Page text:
Fiorenzo Omenetto, a biomedical engineering professor at Tufts and co-author of the study, said, “We have extended common RFID [radio frequency ID] technology to a sensor package that can dynamically read and transmit information on its environment, whether it is affixed to a tooth, to skin, or any other surface.”

Measuring just two millimeters on each side, the sensor is impressively tiny, and it’s succeeded in detecting sugar, salt, and alcohol. The team plans to refine the sensor to the point where it will be able to detect and measure all kinds of nutrients, and maybe even biochemicals too. “In theory we can modify the bioresponsive layer in these sensors to target other chemicals. We are really limited only by our creativity,” Omenetto said.

The promise of the quantified self

Once you’ve chosen the right diet for you, then, wearing a sensor like this could help you get your quantities spot-on, ideally helping you improve your diet and thus your overall health. The sensor is just the latest in a series of wearable devices springing from the quantified self movement—from Fitbits to smart watches, these data-harvesting gadgets all aim to give users increased awareness and thus increased control over their own health, ideally shifting healthcare norms from reactive to proactive, curative to preventative.

A small step forward

It’s important to note, though, that while sensors and similar tools could certainly prove useful, they’re just one small component on the vast landscape of improving our diet and our health.

A disproportionate amount of the food we eat, particularly in the US, is heavily processed; we’re eating more chemicals than we are nutrients. In addition, many low-income areas are classified as food deserts, not a head of broccoli or a bunch of bananas in sight. Before monitoring the contents of each bite of food you eat, you must have access to healthy foods in the first place, not to mention know what’s healthy and what isn’t.

Ideally, then, the tooth sensor and other health tech like it will be geared towards a wide range of users, not just those who’ve already tried going paleo. Or pescatarian. Or dairy-free. You get the idea.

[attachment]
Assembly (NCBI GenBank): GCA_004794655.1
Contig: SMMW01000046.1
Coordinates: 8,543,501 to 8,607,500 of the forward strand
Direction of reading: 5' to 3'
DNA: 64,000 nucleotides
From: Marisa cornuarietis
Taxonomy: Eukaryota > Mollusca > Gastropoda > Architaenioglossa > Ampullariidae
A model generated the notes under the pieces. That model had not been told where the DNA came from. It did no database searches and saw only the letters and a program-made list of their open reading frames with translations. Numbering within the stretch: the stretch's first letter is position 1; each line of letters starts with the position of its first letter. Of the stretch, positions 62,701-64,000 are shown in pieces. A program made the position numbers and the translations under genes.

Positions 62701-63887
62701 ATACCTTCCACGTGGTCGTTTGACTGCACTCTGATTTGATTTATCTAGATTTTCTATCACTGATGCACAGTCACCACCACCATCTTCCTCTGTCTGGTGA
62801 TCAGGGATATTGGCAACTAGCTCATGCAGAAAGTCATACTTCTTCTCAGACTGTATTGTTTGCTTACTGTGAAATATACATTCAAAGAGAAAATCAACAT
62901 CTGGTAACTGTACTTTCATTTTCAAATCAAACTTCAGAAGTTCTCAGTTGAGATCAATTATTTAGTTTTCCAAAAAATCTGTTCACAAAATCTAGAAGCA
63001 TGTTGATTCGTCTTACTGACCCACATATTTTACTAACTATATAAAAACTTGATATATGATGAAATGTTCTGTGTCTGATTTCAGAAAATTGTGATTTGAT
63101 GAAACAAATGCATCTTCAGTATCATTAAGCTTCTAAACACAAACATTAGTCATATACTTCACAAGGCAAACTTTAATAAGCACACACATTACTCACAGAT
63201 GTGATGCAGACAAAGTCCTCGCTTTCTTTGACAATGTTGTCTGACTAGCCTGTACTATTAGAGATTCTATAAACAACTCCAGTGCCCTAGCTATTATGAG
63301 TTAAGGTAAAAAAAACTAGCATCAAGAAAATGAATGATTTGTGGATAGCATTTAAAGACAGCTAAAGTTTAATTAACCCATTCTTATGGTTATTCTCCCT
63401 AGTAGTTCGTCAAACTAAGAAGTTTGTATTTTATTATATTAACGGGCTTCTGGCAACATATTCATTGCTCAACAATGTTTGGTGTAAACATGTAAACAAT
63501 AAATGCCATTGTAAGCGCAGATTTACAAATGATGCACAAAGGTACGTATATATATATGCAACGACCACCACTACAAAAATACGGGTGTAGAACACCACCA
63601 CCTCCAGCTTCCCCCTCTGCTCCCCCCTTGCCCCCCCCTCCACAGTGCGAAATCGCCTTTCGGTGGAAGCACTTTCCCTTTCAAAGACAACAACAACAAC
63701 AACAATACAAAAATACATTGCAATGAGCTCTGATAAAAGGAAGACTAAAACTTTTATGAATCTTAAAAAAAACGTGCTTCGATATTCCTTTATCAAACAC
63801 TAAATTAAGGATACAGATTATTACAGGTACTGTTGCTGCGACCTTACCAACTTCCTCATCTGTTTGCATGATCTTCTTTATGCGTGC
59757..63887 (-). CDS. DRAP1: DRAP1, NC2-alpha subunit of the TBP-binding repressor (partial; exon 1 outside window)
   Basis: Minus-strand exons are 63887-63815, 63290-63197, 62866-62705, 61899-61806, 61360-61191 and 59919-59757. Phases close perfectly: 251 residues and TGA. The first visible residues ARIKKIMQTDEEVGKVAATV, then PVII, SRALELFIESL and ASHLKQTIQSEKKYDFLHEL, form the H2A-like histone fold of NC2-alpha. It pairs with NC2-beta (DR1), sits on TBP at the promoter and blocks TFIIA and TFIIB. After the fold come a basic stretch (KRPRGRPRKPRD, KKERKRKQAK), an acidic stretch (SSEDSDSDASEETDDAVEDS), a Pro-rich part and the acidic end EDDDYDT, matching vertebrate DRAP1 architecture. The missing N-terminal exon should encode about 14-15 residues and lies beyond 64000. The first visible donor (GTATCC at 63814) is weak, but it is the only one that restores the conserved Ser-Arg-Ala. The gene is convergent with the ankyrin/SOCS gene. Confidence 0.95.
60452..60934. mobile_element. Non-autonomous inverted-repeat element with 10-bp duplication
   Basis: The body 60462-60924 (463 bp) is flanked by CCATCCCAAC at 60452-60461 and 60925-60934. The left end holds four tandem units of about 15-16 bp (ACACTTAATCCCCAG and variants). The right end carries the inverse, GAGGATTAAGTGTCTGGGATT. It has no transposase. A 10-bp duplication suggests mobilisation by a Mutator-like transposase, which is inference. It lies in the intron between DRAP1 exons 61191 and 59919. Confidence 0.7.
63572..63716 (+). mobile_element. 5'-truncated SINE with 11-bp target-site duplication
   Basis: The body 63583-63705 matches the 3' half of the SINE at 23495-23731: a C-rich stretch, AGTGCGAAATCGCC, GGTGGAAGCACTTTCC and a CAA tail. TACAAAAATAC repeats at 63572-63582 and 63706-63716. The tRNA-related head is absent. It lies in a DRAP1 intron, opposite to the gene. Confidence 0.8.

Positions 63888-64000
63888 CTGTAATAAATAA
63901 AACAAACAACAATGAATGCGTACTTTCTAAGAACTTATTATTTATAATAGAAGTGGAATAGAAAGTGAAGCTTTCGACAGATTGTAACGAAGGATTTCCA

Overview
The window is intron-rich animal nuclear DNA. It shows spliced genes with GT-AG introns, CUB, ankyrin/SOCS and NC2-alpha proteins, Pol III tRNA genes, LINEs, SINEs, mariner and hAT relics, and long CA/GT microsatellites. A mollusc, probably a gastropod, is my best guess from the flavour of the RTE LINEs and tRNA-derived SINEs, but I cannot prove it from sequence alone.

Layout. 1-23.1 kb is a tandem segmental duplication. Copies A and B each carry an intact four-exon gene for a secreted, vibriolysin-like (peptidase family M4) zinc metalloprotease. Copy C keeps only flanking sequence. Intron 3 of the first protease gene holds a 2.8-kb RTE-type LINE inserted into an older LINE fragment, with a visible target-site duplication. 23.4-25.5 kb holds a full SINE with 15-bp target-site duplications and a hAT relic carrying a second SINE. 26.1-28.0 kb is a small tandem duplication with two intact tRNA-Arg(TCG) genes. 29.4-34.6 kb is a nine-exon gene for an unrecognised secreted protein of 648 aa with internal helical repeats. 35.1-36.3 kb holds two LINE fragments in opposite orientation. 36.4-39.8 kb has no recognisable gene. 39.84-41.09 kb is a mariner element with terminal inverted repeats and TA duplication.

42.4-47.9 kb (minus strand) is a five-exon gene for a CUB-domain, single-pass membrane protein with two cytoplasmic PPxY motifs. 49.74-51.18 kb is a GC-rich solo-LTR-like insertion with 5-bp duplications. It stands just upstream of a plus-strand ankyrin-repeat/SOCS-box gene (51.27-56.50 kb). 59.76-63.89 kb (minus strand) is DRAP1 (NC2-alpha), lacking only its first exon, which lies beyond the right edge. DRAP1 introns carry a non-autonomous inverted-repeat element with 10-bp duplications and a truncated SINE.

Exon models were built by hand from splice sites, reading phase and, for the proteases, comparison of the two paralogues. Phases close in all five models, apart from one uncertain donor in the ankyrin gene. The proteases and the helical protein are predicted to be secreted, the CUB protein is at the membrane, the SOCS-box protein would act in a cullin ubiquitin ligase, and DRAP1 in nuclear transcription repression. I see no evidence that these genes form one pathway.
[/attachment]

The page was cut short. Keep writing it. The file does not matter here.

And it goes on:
Image Credit: SilkLab, Tufts University

This article originally appeared on Singularity Hub, a publication of Singularity University.

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The human body has always been an incredible machine, from the grand feats of strength and athleticism it can accomplish down to the fine details of each vein, nerve, and cell. But the way we think about the body has changed over time, as has our level of understanding of it.

In Nina Tandon’s view, there have been two different phases of knowledge here. “For so much of human history, medicine was about letting the body come to rest, because there was an assumed proportionality attributed to the body,” she said.

Then, around the turn of the last century, we started developing interchangeable parts (whether from donors, or made of plastic or metal), and thinking of our bodies a bit more like machines. “We’re each made out of 206 bones held together by 360 joints,” Tandon said. “But many of us are more than that. By the time we go through this lifetime, 70 percent of us will be living with parts of our body that we weren’t born with.”

If that percentage seems high—it did to me—consider all the things that count as ‘parts’ of our bodies that are artificial: Dental implants. Pacemakers. IUDs. Joint replacements.

Now, though, we’re moving into a third phase of bodily knowledge. “We are an ecosystem of cellular beings, trillions of cells,” Tandon said. “We finally realized that man is a modular system, and cells are the pixels in this world.”

Tandon is co-founder and CEO of EpiBone, a company working on custom-growing bones using patients’ own stem cells. In a talk at Singularity University’s Exponential Medicine in San Diego this week, Tandon shared some of her company’s work and her insights into regenerative medicine, a field with tremendous promise for improving human well-being.

NIna Tandon Exponential Medicine Summit 2018
Nina Tandon at Exponential Medicine

What sets the third phase of knowledge apart from the second phase is that we’re learning how to fix and rebuild our own bodies using, well, our own bodies. Some examples include CAR-T therapies, which fight cancer using a patient’s own cells; regenerative medicine, which uses stem cells to repair body parts or make new ones; and microbiome analyses, which use our gut bacteria to fashion personalized dietary treatments.